Oireachtas privilege 'should trump' privacy of Denis O'Brien's financial affairs - Former Attorney General
Published 01/06/2015 | 09:43
Former Attorney General Michael McDowell has said that comments made by members of the Oireachtas, under privilege, "should trump the private interests of Denis O'Brien in relation to business borrowings from a bank".
"The words of parliamentarians are privileged wherever they're published but it doesn't absolutely mean that a parliamentarian can say anything they like and that anyone under any circumstance can repeat what they said with absolute impunity," he told Morning Ireland earlier.
"But I think that we're dealing here with a very different situation.
"Firstly, no court has ruled that newspapers cannot carry Catherine Murphy's speech on what she said in the dail about Denis O'Brien and his borrowings. No court has even attempted to deal with that issue."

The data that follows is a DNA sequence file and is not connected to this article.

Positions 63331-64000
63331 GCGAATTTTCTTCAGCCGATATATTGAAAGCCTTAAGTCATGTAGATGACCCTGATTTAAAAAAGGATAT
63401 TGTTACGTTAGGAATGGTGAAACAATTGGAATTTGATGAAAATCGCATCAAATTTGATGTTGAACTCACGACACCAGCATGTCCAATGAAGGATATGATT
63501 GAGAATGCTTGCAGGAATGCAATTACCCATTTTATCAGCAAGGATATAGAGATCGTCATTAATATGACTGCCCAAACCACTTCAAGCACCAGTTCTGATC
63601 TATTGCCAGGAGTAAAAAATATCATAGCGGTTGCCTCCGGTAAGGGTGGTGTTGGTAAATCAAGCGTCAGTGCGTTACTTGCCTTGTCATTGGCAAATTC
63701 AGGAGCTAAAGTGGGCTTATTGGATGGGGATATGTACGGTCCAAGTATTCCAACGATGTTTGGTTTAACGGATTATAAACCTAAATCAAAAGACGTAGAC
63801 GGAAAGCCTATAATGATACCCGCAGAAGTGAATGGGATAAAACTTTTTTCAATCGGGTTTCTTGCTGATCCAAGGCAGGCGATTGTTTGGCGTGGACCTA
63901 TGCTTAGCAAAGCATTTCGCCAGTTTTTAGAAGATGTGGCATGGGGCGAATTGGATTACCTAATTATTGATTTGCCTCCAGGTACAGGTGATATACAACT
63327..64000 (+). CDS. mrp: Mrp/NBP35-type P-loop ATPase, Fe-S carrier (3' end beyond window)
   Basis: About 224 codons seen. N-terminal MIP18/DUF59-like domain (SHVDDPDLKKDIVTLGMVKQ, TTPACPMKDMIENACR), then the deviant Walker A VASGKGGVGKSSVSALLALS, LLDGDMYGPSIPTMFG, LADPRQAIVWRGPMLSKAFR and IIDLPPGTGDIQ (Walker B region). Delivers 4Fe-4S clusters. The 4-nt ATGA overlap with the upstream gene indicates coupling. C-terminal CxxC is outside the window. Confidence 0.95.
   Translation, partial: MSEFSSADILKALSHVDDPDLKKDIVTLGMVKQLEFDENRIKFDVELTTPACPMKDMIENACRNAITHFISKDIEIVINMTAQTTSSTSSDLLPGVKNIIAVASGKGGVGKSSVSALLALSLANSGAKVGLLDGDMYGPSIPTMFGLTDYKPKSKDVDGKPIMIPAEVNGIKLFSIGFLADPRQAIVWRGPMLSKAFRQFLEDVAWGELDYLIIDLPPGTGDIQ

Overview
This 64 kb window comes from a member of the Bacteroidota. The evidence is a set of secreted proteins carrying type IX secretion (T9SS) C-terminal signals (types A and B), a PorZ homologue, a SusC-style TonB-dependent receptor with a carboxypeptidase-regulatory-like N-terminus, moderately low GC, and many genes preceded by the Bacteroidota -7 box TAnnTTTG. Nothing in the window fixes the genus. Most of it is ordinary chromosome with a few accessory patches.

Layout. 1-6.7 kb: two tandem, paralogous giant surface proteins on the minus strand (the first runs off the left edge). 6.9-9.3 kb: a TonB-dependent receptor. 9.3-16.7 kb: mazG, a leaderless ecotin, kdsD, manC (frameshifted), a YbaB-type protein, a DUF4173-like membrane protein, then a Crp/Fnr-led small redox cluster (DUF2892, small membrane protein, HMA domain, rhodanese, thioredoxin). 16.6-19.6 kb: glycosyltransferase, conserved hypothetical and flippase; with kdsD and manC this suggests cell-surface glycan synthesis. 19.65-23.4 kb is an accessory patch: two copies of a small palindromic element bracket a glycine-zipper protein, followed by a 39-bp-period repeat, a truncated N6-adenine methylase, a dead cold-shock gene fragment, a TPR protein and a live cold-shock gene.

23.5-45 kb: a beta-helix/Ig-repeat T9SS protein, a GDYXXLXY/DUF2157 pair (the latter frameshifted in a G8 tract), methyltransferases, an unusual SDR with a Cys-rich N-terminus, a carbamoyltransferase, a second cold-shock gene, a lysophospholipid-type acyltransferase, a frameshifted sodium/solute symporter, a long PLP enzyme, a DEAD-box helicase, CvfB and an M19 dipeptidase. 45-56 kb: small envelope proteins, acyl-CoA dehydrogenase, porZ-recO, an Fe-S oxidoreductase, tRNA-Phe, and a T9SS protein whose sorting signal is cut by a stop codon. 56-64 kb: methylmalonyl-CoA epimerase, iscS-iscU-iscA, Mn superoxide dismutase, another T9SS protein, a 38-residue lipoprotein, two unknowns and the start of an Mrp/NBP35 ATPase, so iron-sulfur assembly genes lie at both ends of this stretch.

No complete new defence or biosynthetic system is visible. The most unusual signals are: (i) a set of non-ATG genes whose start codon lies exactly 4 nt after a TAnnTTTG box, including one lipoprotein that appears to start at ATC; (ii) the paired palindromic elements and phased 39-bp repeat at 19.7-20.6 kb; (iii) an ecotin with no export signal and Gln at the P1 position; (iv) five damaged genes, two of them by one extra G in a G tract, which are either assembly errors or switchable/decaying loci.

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"But a court order made between RTE and Denis O Brien seems to have the potential to prevent RTE from revealing the same information that they were meant to keep confidential, from whatever source, including Catherine Murphy.
"Denis O Brien's lawyers have contacted the media to impress upon them that it would be unlawful to publish Catherine Murphy's speech."
Three media outlets will tomorrow seek clarification from the High Court over the reporting of a Dáil speech by the Independent TD in which she makes claims about Mr O'Brien's relationship with the Irish Bank Resolution Corporation (IBRC).
Mr Mc Dowell said that "media organisations have a choice".
"They can either take their own advice and publish it or either go to the High Court and get clarification on it," he told the RTE radio show.
"Oireachtas privilege over comments wherever published should trump the private interests of Denis O Brien in relation to business borrowings from a bank. I believe that."
"The court will probably say that the order did not extend to the application of whether or not to cover Catherine Murphy's speech.
"The second thing that will probably be acknowledged is that the speech is now in the public domain and that it would be absurd and futile for some media in Ireland not to report it."